The missing carbon link: Are ag lime and groundwater irrigation sequestering carbon?

Bonnie McGill and Steve Hamilton
Kellogg Biological Station, Michigan State University

Presented at the All Scientists Meeting (2015-04-15 to 2015-04-16 )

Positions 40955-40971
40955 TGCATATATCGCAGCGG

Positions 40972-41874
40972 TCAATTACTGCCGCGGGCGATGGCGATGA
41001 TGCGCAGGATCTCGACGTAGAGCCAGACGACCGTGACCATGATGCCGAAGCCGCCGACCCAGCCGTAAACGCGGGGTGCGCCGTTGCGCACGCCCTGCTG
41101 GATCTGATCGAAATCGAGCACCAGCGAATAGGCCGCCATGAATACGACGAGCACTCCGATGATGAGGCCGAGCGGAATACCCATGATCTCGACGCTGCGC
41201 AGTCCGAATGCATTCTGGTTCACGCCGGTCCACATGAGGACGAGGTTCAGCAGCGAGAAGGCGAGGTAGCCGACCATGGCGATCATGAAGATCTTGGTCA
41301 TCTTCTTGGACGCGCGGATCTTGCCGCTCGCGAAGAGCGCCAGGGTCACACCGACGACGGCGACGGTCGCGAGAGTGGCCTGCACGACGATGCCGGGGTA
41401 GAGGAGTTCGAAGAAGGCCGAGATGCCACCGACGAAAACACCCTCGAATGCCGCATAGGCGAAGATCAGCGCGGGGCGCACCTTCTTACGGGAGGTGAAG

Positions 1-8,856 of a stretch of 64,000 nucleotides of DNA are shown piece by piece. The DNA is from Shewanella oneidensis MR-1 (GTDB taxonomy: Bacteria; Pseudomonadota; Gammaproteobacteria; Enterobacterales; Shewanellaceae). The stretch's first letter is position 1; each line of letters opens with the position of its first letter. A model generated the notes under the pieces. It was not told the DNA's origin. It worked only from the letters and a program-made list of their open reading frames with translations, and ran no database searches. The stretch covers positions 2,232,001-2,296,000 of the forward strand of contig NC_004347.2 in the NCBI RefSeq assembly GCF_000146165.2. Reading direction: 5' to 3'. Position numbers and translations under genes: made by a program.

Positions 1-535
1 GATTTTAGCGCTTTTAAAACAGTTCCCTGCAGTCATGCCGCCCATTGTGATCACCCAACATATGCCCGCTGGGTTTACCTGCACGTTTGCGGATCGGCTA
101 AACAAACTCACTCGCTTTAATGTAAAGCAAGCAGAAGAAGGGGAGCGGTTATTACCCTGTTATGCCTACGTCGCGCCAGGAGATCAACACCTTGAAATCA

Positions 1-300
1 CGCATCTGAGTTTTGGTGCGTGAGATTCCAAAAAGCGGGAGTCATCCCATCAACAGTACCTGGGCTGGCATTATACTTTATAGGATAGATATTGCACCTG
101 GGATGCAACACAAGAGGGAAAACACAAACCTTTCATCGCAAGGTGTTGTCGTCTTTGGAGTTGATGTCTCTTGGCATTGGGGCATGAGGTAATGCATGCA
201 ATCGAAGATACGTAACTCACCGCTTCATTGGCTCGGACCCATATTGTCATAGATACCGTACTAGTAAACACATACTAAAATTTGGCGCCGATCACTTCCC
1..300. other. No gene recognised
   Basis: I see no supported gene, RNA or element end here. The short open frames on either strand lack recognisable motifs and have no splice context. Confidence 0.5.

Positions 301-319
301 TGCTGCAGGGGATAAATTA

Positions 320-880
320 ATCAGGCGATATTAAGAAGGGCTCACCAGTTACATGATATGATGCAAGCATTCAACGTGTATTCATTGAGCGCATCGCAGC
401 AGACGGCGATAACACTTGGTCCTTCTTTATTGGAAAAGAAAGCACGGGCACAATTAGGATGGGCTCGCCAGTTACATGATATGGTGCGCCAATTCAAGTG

Farmers routinely add inorganic carbon to row crop soils in the form of crushed lime (e.g. CaCO3 or CaMg(CO3)2) and/or inadvertently as bicarbonate (HCO3-) naturally dissolved in groundwater used for irrigation. In the soil these carbonates can act as either a source of CO2 to the atmosphere or a sink for keeping additional CO2 out of the atmosphere. Yet the relationship between nitrogen fertilizer amount, irrigation, and carbonate fate is not well understood. We are collecting soil porewater from 1.2-3.3 m depths at the KBS LTER Resource Gradient experiment and analyzing their chemistry to trace the fate of inorganic carbon and other ions across a nitrogen fertilizer gradient, with and without groundwater irrigation. This poster will show porewater chemistry results from 2014, the first growing season of porewater sampling.

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